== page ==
Science Enabled by Specimen Data

Ma, C.-S., Zhang, W., Peng, Y., Zhao, F., Chang, X.-Q., Xing, K., … Rudolf, V. H. W. (2021). Climate warming promotes pesticide resistance through expanding overwintering range of a global pest. Nature Communications, 12(1). doi:10.1038/s41467-021-25505-7 https://doi.org/10.1038/s41467-021-25505-7

Climate change has the potential to change the distribution of pests globally and their resistance to pesticides, thereby threatening global food security in the 21st century. However, predicting where these changes occur and how they will influence current pest control efforts is a challenge. Using…

Chauhan, H. K., Oli, S., Bisht, A. K., Meredith, C., & Leaman, D. (2021). Review of the biology, uses and conservation of the critically endangered endemic Himalayan species Nardostachys jatamansi (Caprifoliaceae). Biodiversity and Conservation. doi:10.1007/s10531-021-02269-6 https://doi.org/10.1007/s10531-021-02269-6

The commercial demand for Nardostachys jatamansi in the global market has raised concern about its long-term sustainability. The genus Nardostachys is represented by the single species (Nardostachys jatamansi) endemic to the Himalayas. This study reviews biology, uses, threats, knowledge gaps, and c…

Mairal, M., Chown, S. L., Shaw, J., Chala, D., Chau, J. H., Hui, C., … Le Roux, J. J. (2021). Human activity strongly influences genetic dynamics of the most widespread invasive plant in the sub‐Antarctic. Molecular Ecology. doi:10.1111/mec.16045 https://doi.org/10.1111/mec.16045

The link between the successful establishment of alien species and propagule pressure is well-documented. Less known is how humans influence the post-introduction dynamics of invasive alien populations. The latter requires studying parallel invasions by the same species in habitats that are differen…

Stone, B. W., & Wolfe, A. D. (2021). Phylogeographic analysis of shrubby beardtongues reveals range expansions during the Last Glacial Maximum and implicates the Klamath Mountains as a hotspot for hybridization. Molecular Ecology. doi:10.1111/mec.15992 https://doi.org/10.1111/mec.15992

Quaternary glacial cycles often altered species' geographic distributions, which in turn altered the geographic structure of species' genetic diversity. In many cases, glacial expansion forced species in temperate climates to contract their ranges and reside in small pockets of suitable habitat (ref…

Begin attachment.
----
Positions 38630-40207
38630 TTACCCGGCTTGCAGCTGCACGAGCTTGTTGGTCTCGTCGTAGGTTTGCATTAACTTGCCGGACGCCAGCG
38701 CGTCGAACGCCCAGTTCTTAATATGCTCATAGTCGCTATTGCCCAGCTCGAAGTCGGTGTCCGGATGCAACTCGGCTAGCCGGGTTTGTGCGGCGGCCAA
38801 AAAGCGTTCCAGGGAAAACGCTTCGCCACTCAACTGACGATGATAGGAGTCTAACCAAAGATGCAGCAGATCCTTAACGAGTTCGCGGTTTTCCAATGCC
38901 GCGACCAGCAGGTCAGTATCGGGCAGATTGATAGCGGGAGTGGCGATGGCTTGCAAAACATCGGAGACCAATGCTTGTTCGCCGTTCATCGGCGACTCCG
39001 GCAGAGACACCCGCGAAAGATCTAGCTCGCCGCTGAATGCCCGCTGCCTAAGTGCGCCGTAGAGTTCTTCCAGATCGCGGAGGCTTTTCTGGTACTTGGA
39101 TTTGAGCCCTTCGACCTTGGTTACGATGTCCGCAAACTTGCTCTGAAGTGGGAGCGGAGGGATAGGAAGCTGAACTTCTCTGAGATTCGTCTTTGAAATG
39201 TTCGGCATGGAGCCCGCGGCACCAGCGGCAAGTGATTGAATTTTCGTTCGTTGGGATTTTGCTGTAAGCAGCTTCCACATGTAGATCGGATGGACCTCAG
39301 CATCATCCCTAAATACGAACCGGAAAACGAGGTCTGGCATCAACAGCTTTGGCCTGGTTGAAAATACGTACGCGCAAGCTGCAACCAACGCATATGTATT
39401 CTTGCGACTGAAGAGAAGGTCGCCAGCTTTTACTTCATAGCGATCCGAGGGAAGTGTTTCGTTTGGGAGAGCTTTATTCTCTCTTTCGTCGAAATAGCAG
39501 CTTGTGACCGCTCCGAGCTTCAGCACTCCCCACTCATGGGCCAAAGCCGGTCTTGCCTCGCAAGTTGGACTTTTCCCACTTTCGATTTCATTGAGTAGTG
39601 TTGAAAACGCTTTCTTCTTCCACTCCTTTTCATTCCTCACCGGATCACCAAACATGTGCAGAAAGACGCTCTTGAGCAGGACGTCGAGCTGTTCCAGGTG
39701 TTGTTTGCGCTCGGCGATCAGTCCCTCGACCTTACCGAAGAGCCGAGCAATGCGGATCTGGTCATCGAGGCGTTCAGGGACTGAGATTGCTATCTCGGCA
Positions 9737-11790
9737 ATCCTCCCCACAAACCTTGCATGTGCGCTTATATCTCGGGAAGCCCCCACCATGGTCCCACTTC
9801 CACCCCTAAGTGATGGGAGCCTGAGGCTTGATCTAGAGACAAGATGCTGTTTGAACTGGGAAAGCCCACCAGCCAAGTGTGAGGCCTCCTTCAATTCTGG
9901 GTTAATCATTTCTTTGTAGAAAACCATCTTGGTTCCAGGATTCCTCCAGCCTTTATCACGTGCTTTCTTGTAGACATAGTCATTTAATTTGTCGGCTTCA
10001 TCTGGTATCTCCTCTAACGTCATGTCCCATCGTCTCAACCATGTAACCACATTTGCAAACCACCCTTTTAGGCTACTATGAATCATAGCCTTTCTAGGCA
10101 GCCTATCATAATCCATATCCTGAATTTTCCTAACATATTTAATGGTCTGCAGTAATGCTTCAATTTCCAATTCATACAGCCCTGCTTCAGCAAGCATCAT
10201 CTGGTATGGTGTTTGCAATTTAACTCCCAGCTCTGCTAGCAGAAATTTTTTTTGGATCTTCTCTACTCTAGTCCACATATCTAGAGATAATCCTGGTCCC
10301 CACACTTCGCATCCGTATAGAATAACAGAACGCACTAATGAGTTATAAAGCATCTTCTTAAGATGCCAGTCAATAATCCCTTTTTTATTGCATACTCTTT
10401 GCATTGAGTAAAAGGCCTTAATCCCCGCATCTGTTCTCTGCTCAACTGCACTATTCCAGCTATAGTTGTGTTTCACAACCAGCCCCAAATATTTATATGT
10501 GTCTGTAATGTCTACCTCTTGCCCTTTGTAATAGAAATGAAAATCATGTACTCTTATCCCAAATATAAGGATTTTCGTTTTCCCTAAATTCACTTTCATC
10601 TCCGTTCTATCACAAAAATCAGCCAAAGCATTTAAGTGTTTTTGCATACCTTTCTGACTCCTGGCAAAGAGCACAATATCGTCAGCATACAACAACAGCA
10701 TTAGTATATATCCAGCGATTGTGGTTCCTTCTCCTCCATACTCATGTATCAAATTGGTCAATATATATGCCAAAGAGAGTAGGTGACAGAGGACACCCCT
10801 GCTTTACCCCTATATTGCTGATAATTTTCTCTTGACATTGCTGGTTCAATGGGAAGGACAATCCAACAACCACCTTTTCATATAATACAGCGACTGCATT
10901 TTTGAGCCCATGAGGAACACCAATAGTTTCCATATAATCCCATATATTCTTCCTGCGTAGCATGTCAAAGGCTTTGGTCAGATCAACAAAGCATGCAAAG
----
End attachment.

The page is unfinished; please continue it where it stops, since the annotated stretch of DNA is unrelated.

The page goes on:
Kriticos, D. J., Ireland, K. B., Morin, L., Kumaran, N., Rafter, M. A., Ota, N., & Raghu, S. (2021). Integrating ecoclimatic niche modelling methods into classical biological control programmes. Biological Control, 160, 104667. doi:10.1016/j.biocontrol.2021.104667 https://doi.org/10.1016/j.biocontrol.2021.104667

Much of the success of a classical biological control programme hinges on identifying effective candidate agents, and once approved for release deploying them in the range invaded by the target organism at site-specific times of the year when they have the best chance of establishing. While suitable…

Bontrager, M., Usui, T., Lee‐Yaw, J. A., Anstett, D. N., Branch, H. A., Hargreaves, A. L., … Angert, A. L. (2021). Adaptation across geographic ranges is consistent with strong selection in marginal climates and legacies of range expansion. Evolution. doi:10.1111/evo.14231 https://doi.org/10.1111/evo.14231

Every species experiences limits to its geographic distribution. Some evolutionary models predict that populations at range edges are less well‐adapted to their local environments due to drift, expansion load, or swamping gene flow from the range interior. Alternatively, populations near range edges…

Rock, B. M., & Daru, B. H. (2021). Impediments to Understanding Seagrasses’ Response to Global Change. Frontiers in Marine Science, 8. doi:10.3389/fmars.2021.608867 https://doi.org/10.3389/fmars.2021.608867

Uncertainties from sampling biases present challenges to ecologists and evolutionary biologists in understanding species sensitivity to anthropogenic climate change. Here, we synthesize possible impediments that can constrain research to assess present and future seagrass response from climate chang…

Briscoe Runquist, R. D., Lake, T. A., & Moeller, D. A. (2021). Improving predictions of range expansion for invasive species using joint species distribution models and surrogate co‐occurring species. Journal of Biogeography. doi:10.1111/jbi.14105 https://doi.org/10.1111/jbi.14105

Aims: Species distribution models (SDMs) are often used to forecast potential distributions of important invasive or rare species. However, situations where models could be the most valuable ecologically or economically, such as for predicting invasion risk, often pose the greatest challenges to SDM…

Saldaña‐López, A., Vilà, M., Lloret, F., Manuel Herrera, J., & González‐Moreno, P. (2021). Assembly of species’ climatic niches of coastal communities does not shift after invasion. Journal of Vegetation Science, 32(2). doi:10.1111/jvs.12989 https://doi.org/10.1111/jvs.12989

Question: Do invasions by invasive plant species with contrasting trait profiles (Arctotheca calendula, Carpobrotus spp., Conyza bonariensis, and Opuntia dillenii) change the climatic niche of coastal plant communities? Location: Atlantic coastal habitats in Huelva (Spain). Methods: We identifi…

Géron, C., Lembrechts, J. J., Borgelt, J., Lenoir, J., Hamdi, R., Mahy, G., … Monty, A. (2021). Urban alien plants in temperate oceanic regions of Europe originate from warmer native ranges. Biological Invasions. doi:10.1007/s10530-021-02469-9 https://doi.org/10.1007/s10530-021-02469-9

When colonizing new areas, alien plant species success can depend strongly on local environmental conditions. Microclimatic barriers might be the reason why some alien plant species thrive in urban areas, while others prefer rural environments. We tested the hypothesis that the climate in the native…